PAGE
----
Laurence A. Rickels (Staatliche Akademie der Bildenden Künste Karlsruhe)
The Rocket as Mourning Prosthesis in two Essay Films (Countdown and Test Stand 7)
Film theory has served as axis for the greatest possible spread of theorization of cultural phenomena – and as keel in the turbulent wake of Marxism’s demise. If high theory was the provenance of Comparative Literature, everything that its philosophical criticality denied, including the politics of deconstruction itself, came back to middlebrow-beat its legacy as Cultural Studies. It was film theory alone that continued to represent the philosophical, psychoanalytic, and sociological standards that had withdrawn into the recent past as though into prehistory. Is all this because theory is not extraneous or applied to film? This is the hypothesis. Cinematic self-reflexivity more so than literary irony, for instance, which is restricted to linguistic skill and overkill, is already a theoretical installation. The expertise Walter Benjamin wrote about as being along for the rise of dissemination in film culture is medium intrinsic but also medium specific. Digital interactivity, for example, does not loop through the momentum of self-reflection in cinema as heir or transformer. In fact film appears uniquely impervious to the influence of digitalization, both culturally and formally.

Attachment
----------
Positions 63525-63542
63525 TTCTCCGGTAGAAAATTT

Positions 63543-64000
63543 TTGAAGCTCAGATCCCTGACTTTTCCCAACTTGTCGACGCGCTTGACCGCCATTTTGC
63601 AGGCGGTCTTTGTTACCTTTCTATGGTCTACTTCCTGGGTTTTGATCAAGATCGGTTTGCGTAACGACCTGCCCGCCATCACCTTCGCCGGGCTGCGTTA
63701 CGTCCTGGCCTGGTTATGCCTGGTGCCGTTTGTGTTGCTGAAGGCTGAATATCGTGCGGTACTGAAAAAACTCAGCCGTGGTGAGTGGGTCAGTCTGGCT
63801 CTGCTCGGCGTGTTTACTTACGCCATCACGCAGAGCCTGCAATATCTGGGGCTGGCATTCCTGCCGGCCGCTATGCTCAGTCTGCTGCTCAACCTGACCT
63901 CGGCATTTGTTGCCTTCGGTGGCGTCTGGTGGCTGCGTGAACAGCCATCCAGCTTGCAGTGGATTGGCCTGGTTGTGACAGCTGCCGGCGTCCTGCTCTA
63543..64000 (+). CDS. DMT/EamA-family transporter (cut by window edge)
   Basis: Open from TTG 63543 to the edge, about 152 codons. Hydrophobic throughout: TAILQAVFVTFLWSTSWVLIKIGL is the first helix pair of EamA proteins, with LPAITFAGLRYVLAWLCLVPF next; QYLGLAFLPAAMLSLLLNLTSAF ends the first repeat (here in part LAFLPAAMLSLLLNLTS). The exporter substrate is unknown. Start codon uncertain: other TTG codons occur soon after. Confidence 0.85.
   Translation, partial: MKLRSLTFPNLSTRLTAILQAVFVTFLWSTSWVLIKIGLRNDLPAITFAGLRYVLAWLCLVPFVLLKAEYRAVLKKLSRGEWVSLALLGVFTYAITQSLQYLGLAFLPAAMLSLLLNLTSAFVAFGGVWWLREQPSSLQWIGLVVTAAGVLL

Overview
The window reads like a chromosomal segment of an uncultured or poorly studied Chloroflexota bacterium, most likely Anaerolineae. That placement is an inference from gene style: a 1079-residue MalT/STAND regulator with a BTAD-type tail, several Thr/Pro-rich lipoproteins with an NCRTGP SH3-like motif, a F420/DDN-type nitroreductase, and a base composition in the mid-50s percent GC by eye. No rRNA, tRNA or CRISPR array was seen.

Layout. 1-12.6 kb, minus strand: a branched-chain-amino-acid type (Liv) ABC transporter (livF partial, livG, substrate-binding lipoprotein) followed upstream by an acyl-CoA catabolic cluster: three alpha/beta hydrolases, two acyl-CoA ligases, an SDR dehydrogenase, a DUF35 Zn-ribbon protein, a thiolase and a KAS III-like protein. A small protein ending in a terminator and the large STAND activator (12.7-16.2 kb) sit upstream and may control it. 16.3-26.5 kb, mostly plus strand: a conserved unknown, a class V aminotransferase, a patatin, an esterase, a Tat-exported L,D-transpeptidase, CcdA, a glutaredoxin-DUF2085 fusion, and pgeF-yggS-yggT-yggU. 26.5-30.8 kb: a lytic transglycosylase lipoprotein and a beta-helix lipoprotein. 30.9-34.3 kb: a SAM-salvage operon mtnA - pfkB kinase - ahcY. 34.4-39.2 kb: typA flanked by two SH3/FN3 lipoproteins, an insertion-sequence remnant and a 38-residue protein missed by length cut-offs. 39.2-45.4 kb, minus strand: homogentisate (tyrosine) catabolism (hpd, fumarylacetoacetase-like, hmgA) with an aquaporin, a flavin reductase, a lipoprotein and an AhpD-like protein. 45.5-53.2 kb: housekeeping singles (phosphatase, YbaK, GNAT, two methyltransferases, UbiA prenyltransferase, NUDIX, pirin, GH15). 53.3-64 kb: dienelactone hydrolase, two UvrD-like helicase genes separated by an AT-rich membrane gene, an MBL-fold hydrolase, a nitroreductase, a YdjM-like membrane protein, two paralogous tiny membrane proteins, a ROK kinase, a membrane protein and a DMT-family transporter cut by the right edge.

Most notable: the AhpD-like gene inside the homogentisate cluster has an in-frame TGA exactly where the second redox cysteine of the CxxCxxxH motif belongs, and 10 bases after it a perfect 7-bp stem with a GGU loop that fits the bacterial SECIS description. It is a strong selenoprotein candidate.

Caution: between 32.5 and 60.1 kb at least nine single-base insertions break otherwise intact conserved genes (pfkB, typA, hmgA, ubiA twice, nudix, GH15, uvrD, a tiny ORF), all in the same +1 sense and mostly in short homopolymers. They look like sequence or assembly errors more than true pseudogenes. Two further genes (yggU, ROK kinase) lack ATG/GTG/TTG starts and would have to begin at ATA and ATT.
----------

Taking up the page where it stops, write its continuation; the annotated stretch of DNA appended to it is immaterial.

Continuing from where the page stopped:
What remains new about digital mediatization is the synthetic access it opens up to all the names, eras, and artifacts of history. In the pre-digital era of opposition between projected and live media, for example, between, in other terms, Old Testament and New Testament media, the stretch marks of conflict and assimilation, even incorporation, could be observed in film’s relationship to TV’s traumatic influence. But all that meets and crosses over in the digital hub of everyone’s workspace – in virtual reality, in other words – largely stays there, at least when it comes to film. While even commercial movies have thematized new digital conditions of production, for example Scream 4 (2011), or of editing, see Minority Report (2002), film by and large seems to have come out of digitalization intact as our unique continuity shot with the recent past. The projection of the imagined prospect of digitalization or virtualization coming soon, whether in music videos in the 1980s or in the Nightmare on Elm Street franchise folding out of the same period, deposited an impasse that displaced innovation from formal application – with the exception of the split-off and quarantined area of special effects – to concept or content. Pre the era of anticipation of digitalization, the best fit with self-reflexivity in films could be found in horror cinema. The projection of the creature, for example in the cutting apart of inert matter and the stitching together of the pre-existing pieces as well as the electric animation of the resulting amalgam, illuminated process and status of cinema. But already in Mary Shelley’s Frankenstein, as spelled out in the author’s 1831 preface to her own, as she identified it, monstrous progeny, this self-reflexive conceit allegorized a textuality of invention and conception reclaimed from creation ex nihilo.